Tip of the Week: Do Not Track

Update on “Do Not Track”

At etracker, we are committed to the principle of Privacy by Design. This means that our solutions are configured in a data protection-compliant manner by default and no extra settings are required to comply with the legal requirements of the GDPR and the TTDSG. This includes, among other things, that IP addresses are automatically anonymised at the earliest possible point in time, i.e. already in the cache when data is accepted, and that no cookies requiring consent are set in the standard code.

Until now, this also included preventing data collection when the “Do Not Track” function was activated in the user’s browser. This is controlled by means of this parameter in the etracker code:


This parameter is now no longer part of the default configuration of the etracker code, but can still be used.

Why is preventing data collection no longer active by default for “Do Not Track” signals?

In the past, “Do Not Track” settings were sometimes considered to be an objection within the meaning of GDPR Art. 21 (5), which states:

“In the context of the use of information society services, the data subject […] may exercise his or her right to object by means of automated procedures using technical specifications.”

(Translated by the author)

However, “Do Not Track” is not to be understood as a blanket advance objection to any form of data collection on websites, but is specifically directed against the passing on of website data to third parties.

The “World Wide Web Consortium” (W3C) states:

“Tracking is the collection of data about the activities of a particular user in different contexts and the storage, use or disclosure of data derived from those activities outside the context in which they occurred.”

 (Translated by the author)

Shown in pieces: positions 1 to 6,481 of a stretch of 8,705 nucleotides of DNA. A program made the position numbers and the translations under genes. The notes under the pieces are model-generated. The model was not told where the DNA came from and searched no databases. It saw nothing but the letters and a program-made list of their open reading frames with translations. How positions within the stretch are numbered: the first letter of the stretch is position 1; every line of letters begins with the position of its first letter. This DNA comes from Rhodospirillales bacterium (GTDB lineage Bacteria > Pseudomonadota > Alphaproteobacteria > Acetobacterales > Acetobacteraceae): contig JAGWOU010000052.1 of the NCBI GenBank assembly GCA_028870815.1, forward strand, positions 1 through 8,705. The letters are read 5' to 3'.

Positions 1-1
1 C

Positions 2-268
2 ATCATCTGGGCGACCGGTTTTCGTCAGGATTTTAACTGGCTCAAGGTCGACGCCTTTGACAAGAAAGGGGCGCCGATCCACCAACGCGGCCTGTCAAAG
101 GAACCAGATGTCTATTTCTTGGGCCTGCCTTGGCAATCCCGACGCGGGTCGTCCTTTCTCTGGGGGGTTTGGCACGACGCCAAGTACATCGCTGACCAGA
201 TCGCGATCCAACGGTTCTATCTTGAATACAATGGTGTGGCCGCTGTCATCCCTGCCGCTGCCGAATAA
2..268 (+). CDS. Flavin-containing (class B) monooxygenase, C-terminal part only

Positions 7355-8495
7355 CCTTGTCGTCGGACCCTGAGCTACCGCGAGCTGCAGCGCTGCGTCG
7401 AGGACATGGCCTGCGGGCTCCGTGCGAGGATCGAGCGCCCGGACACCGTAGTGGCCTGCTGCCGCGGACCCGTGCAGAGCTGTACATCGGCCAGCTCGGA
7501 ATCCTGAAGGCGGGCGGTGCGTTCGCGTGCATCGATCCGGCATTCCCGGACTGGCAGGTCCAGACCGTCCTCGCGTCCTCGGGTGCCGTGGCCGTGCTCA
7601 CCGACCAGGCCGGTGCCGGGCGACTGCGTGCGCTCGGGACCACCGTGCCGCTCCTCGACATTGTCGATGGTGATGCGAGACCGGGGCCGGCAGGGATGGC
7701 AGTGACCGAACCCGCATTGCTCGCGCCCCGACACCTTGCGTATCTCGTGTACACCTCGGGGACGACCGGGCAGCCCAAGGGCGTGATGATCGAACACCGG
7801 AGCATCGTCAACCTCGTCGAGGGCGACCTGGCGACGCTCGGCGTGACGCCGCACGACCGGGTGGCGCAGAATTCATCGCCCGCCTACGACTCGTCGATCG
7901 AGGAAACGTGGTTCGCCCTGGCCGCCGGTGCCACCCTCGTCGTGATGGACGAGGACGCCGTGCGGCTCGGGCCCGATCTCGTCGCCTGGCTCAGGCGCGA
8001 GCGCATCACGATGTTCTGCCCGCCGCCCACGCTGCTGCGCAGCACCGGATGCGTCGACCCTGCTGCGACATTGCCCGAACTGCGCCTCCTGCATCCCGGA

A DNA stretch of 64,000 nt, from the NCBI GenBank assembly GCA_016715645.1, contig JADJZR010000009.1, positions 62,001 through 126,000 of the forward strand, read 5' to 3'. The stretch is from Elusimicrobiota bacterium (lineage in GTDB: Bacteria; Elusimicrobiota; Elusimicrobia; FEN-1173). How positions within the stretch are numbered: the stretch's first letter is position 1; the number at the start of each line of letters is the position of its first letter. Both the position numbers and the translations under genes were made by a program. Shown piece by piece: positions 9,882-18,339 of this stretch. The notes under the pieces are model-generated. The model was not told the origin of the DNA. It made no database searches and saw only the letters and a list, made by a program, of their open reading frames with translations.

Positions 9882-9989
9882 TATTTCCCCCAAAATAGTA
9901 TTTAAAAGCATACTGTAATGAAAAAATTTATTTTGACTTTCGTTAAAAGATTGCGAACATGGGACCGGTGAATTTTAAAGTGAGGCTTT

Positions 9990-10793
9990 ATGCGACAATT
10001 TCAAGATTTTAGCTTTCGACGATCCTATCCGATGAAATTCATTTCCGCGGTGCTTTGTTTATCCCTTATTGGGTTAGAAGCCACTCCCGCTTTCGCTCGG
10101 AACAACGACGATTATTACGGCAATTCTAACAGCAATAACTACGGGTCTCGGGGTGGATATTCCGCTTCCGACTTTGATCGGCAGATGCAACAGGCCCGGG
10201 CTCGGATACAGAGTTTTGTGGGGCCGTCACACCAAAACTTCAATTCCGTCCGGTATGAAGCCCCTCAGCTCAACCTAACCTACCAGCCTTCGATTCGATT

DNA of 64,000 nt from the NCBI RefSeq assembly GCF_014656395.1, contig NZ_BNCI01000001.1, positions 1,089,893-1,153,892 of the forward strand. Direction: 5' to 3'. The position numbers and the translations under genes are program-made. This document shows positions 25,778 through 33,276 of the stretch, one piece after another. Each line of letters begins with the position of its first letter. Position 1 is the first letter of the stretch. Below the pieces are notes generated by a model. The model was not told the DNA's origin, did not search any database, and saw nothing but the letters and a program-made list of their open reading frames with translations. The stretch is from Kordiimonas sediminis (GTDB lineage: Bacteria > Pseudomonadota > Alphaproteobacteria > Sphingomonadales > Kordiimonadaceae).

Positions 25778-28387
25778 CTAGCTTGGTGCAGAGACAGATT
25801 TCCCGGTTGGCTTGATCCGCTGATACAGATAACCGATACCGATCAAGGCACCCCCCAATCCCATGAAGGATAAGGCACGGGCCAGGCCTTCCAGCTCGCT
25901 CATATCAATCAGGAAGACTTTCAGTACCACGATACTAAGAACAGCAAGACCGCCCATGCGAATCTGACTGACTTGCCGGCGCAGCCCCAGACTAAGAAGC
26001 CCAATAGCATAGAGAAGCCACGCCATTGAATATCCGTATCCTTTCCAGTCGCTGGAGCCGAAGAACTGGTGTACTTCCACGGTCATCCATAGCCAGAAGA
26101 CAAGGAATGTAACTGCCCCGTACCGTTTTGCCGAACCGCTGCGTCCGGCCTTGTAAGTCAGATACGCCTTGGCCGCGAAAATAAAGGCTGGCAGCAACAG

(See https://www.w3.org/TR/tracking-dnt/)

The browser manufacturer Mozilla puts it a little more comprehensibly in its information on the “Do Not Track” function:

“Most major websites track the behaviour of their visitors and then sell or share this data with other companies. The data can be used to show you advertisements, products or services tailored to you. Firefox has a feature called Do Not Track that lets you tell any website, its advertisers, and other content providers not to record your browsing behaviour.”

(Translated by the author)

(See: https://support.mozilla.org/de/kb/wie-verhindere-ich-dass-websites-mich-verfolgen)

This is similar to Apple’s definition of app tracking:

‘Tracking’ refers to linking data collected by your app about a particular end user or device, such as a user ID, device ID, or profile, with third-party data for targeted advertising or ad measurement, or sharing data collected by your app about a particular end user or device with a data broker.

(Translated by the author)

(See https://developer.apple.com/app-store/app-privacy-details/#user-tracking)

In the same way, Global Privacy Control’s (GPC) more recent browser signal is also not directed against privacy-friendly web analytics, but explicitly against the sale of data (see https://globalprivacycontrol.org/).

With etracker Analytics, no tracking takes place according to these definitions. And in the standard version, etracker Analytics is configured in such a way that both identification and tracking of the user are excluded. The data is neither used for the processor’s own purposes nor passed on to third parties by the processor.

It can therefore be justifiably said that with etracker Analytics the “Do Not Track” and “GPS” signals are observed by default due to the data protection-friendly processing method. Complete blocking of data collection is therefore not even necessary with etracker Analytics. Similarly, etracker App Analytics does not require consent in accordance with Apple’s guidelines, as no “tracking” as defined by Apple takes place.

Respecting “Do Not Track” is optional

Just as Firefox states: “Respect of this setting is voluntary” (translated by the author), etracker customers have the choice of whether or not to activate the “Do Not Track” function. In the new standard, data collection is not blocked. However, if the parameter data-respect-dnt=”true” is set, data collection is prevented when the browser signal is activated.

What effect does the change have on existing code integrations?

For customers who use the previous standard code, nothing changes without their own intervention. We recommend reconsidering the current blocking and removing the parameter. This is because with a changeover, on average around 15% more visits and associated interactions can be tracked. This consequently has an impact on the amount of the respective hits quota.

Please note that this does not constitute legal advice. If there is uncertainty as to whether it is responsible to deactivate the blocking of “Do Not Track” signals, we will be happy to put you in touch with specialised lawyers for individual advice.

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